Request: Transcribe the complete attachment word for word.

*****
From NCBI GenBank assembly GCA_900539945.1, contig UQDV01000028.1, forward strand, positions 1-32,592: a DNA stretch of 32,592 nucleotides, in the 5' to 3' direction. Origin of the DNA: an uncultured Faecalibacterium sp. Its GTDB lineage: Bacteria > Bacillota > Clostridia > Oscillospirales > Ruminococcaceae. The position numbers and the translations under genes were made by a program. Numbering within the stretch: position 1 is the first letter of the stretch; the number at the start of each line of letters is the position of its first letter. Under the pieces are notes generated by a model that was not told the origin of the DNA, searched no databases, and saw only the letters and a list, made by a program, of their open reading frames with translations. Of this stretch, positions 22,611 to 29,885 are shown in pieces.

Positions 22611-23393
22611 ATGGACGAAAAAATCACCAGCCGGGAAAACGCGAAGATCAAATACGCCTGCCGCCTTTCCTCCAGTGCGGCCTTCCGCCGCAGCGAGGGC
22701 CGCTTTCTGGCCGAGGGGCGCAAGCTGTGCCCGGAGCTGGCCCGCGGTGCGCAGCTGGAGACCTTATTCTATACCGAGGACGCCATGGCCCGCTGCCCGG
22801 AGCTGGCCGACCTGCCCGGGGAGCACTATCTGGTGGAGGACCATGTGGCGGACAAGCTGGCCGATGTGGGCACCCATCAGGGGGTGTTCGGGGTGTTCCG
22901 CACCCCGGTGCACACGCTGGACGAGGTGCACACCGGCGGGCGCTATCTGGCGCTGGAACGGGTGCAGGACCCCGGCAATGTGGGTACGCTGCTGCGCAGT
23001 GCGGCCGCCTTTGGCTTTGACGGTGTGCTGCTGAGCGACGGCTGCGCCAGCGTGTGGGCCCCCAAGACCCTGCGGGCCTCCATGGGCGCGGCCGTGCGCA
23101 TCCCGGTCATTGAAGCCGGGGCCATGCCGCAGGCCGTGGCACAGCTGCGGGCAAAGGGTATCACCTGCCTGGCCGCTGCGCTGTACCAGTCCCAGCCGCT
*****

From NCBI GenBank assembly GCA_900539945.1, contig UQDV01000028.1, forward strand, positions 1-32,592: a DNA stretch of 32,592 nucleotides, in the 5' to 3' direction. Origin of the DNA: an uncultured Faecalibacterium sp. Its GTDB lineage: Bacteria > Bacillota > Clostridia > Oscillospirales > Ruminococcaceae. The position numbers and the translations under genes were made by a program. Numbering within the stretch: position 1 is the first letter of the stretch; the number at the start of each line of letters is the position of its first letter. Under the pieces are notes generated by a model that was not told the origin of the DNA, searched no databases, and saw only the letters and a list, made by a program, of their open reading frames with translations. Of this stretch, positions 22,611 to 29,885 are shown in pieces.

Positions 22611-23393
22611 ATGGACGAAAAAATCACCAGCCGGGAAAACGCGAAGATCAAATACGCCTGCCGCCTTTCCTCCAGTGCGGCCTTCCGCCGCAGCGAGGGC
22701 CGCTTTCTGGCCGAGGGGCGCAAGCTGTGCCCGGAGCTGGCCCGCGGTGCGCAGCTGGAGACCTTATTCTATACCGAGGACGCCATGGCCCGCTGCCCGG
22801 AGCTGGCCGACCTGCCCGGGGAGCACTATCTGGTGGAGGACCATGTGGCGGACAAGCTGGCCGATGTGGGCACCCATCAGGGGGTGTTCGGGGTGTTCCG
22901 CACCCCGGTGCACACGCTGGACGAGGTGCACACCGGCGGGCGCTATCTGGCGCTGGAACGGGTGCAGGACCCCGGCAATGTGGGTACGCTGCTGCGCAGT
23001 GCGGCCGCCTTTGGCTTTGACGGTGTGCTGCTGAGCGACGGCTGCGCCAGCGTGTGGGCCCCCAAGACCCTGCGGGCCTCCATGGGCGCGGCCGTGCGCA
23101 TCCCGGTCATTGAAGCCGGGGCCATGCCGCAGGCCGTGGCACAGCTGCGGGCAAAGGGTATCACCTGCCTGGCCGCTGCGCTGTACCAGTCCCAGCCGCT